Hate cannot drive out hate. Only love can do that.
Angelica Morris, executive director of the Schenectady County Human Rights Commission, used Martin Luther King Jr.’s powerful words to encourage local residents to stand together following the recent tragic killings in Louisiana, Minnesota and Dallas, as well as in Michigan on Monday.
“This is not about cops versus blacks or blacks against cops,” she said during a memorial service at The Bridge Christian Church on Crane Street on Monday evening. “This is all about us as a race of people, people of faith. It’s not about building walls to block a group of people. It’s about destroying barriers and walls, and building bridges.”
The service in Mont Pleasant drew about 50 or so people to celebrate and remember black men Alton Sterling, 37, and Philando Castile, 32, and the five officers killed during a Black Lives Matter protest in Dallas.
On Monday, Dallas Police Chief David Brown said nine other officers were wounded in the sniper attack orchestrated by Micah Johnson, 25. Before the service in Schenectady, news broke in Michigan that two bailiffs were killed by an inmate inside a western Michigan courthouse.
“I felt compelled with compassion and empathy to organize this event due to the feelings of numbness, grief, anger, shock and disbelief we all have felt as we received all these horrific and inhumane acts of senseless violence against our human race,” Morris said.
Schenectady police Sgt. Ryan Macherone said he was consumed with apprehension going into the Community and Police Basketball League on Saturday following the tragedies.
The league kicked off its third year Saturday, bringing together police officers and young adults in the community to play basketball and discuss police interactions and neighborhood violence.
“In the wake of the shootings, I asked myself, who is honestly going to come and play basketball with us, the police, at a time like this,” Macherone said in his emotional speech.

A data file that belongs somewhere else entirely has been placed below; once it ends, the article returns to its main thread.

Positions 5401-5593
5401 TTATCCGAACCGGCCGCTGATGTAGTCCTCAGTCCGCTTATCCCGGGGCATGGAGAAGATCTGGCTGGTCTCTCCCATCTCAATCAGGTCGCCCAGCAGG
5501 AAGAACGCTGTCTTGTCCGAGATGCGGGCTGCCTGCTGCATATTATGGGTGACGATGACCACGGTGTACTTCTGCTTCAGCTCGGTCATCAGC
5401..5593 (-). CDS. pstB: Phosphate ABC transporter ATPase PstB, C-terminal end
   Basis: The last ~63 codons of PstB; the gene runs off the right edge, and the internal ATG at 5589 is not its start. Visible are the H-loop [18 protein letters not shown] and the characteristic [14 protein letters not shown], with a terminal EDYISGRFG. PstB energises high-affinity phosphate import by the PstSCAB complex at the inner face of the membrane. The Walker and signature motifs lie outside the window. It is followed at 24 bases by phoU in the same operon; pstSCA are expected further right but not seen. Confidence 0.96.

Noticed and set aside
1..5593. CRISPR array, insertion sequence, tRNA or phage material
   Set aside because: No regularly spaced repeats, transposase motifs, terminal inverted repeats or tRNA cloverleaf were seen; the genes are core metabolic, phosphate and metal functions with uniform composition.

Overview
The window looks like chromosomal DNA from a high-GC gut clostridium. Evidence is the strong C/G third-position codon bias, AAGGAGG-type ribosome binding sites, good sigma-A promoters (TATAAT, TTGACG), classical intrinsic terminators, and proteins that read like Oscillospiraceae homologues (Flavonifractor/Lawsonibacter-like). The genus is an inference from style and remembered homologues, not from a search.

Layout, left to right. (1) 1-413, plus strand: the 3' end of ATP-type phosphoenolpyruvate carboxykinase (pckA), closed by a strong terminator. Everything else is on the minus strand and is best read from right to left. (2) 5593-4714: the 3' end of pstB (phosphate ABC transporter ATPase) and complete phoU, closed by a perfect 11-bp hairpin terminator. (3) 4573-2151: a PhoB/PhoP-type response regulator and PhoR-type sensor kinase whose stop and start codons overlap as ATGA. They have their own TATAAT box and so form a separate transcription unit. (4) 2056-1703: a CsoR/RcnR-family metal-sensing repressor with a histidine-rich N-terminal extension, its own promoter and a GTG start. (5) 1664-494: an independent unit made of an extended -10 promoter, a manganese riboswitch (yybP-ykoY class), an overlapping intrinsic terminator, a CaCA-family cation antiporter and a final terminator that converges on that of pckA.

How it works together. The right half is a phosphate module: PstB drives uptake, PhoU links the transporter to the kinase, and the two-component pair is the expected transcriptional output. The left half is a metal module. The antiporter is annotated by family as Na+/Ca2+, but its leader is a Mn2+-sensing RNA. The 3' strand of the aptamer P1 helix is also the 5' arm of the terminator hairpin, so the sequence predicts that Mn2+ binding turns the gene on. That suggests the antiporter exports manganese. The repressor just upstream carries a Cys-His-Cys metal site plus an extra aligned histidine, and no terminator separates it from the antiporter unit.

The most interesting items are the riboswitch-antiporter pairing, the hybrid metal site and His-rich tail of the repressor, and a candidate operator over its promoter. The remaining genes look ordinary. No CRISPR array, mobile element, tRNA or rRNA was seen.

He said several questions plagued him:
If they do come, will they talk to me?
Will they hate me for what I do for a living?
Am I going to be embarrassed in front of the officers I recruited to play?
“I drove there with a knot in my stomach,” he said.
But when Macherone walked into the YMCA in downtown he was welcomed with an outpouring of respect and support.
“I walked into the gym and the stands were filling,” he said. “Over the next hour, familiar faces began pouring in followed by hugs, handshakes, smiles, jokes and laughs. To me this speaks to the strength of our community, to the optimism of the young men and women who still, after all we’ve been through, have not given up hope.”
Macherone said a program like the league, which typically plays its games at Jerry Burrell Park in Hamilton Hill depending on the weather, would not solve the issues facing the country, but is an example of a success story.
“The purpose is to bring officers and the community together to open lines of communication, build trust and have fun,” he said. “I urge you to come together to come to an event, like the basketball league, and see what’s being done right.”
Monday’s service was attended by members of the community along with local officials and pastors, who led people in prayer and song.
Morris called on the community to channel their anger in positive ways.
“We had our own challenges with law enforcement but we’re proud to be able to say the community and law enforcement joined forces and rose to the occasion, and addressed the negatives with positive steps,” she said. “Today is the beginning to strive to unify the people of different races, colors and cultures.”
On Wednesday there will be a community conversation on violence and police brutality at 7 p.m. at the Mt. Olivet Missionary Baptist Church.
The Rev. Horace Sanders Jr. will moderate the discussion, which will include religious leaders, Black Lives Matter members, city officials and police officers. The church is at 1068 Park Ave. in Schenectady.